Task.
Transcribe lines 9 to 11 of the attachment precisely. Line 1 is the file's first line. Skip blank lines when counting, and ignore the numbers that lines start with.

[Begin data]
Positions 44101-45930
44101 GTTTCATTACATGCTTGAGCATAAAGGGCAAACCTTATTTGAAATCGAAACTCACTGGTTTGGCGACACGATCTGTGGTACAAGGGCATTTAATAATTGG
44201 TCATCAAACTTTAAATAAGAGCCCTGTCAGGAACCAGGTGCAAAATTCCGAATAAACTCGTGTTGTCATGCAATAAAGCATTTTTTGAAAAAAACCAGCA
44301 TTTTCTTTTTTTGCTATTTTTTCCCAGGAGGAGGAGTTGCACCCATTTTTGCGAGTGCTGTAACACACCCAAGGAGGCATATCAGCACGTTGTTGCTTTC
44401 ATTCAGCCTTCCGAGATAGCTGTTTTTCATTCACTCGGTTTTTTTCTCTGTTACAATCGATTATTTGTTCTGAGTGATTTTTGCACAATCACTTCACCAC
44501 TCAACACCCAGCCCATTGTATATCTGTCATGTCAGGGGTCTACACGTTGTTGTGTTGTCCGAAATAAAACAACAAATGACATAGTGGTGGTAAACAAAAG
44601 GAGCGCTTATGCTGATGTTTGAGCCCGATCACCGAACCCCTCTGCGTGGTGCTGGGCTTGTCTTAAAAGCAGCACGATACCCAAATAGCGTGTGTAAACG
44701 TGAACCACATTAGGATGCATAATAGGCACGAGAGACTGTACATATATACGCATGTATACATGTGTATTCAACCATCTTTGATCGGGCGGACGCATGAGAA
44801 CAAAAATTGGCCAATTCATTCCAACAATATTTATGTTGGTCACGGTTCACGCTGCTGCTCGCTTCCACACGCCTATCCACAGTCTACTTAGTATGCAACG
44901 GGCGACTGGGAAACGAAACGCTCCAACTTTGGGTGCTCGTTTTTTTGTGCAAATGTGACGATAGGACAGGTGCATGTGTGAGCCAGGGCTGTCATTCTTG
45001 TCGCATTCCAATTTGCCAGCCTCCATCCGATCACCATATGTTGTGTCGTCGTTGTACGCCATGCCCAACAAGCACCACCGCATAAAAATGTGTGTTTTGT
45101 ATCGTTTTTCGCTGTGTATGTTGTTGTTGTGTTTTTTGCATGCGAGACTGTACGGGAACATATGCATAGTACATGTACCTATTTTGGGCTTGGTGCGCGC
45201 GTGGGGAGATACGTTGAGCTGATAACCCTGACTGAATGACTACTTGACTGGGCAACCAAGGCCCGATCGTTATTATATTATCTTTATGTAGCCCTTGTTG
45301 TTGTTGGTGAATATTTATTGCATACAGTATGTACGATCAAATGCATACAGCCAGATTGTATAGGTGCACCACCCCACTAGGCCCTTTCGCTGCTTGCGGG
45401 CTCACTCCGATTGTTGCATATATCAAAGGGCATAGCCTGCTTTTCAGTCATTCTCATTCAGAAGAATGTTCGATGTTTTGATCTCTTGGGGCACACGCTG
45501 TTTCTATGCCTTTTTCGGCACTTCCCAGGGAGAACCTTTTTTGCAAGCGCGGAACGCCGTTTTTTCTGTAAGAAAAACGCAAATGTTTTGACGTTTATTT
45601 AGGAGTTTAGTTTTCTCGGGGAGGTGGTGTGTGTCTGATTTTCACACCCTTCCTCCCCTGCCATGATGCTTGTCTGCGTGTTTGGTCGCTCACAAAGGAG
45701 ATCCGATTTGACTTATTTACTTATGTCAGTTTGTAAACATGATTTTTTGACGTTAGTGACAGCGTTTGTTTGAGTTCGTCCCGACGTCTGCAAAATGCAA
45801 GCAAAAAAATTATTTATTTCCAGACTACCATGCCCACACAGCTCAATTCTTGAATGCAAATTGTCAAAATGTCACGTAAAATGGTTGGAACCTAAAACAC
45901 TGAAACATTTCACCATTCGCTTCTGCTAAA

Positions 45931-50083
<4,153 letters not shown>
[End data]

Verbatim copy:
44801 CAAAAATTGGCCAATTCATTCCAACAATATTTATGTTGGTCACGGTTCACGCTGCTGCTCGCTTCCACACGCCTATCCACAGTCTACTTAGTATGCAACG
44901 GGCGACTGGGAAACGAAACGCTCCAACTTTGGGTGCTCGTTTTTTTGTGCAAATGTGACGATAGGACAGGTGCATGTGTGAGCCAGGGCTGTCATTCTTG
45001 TCGCATTCCAATTTGCCAGCCTCCATCCGATCACCATATGTTGTGTCGTCGTTGTACGCCATGCCCAACAAGCACCACCGCATAAAAATGTGTGTTTTGT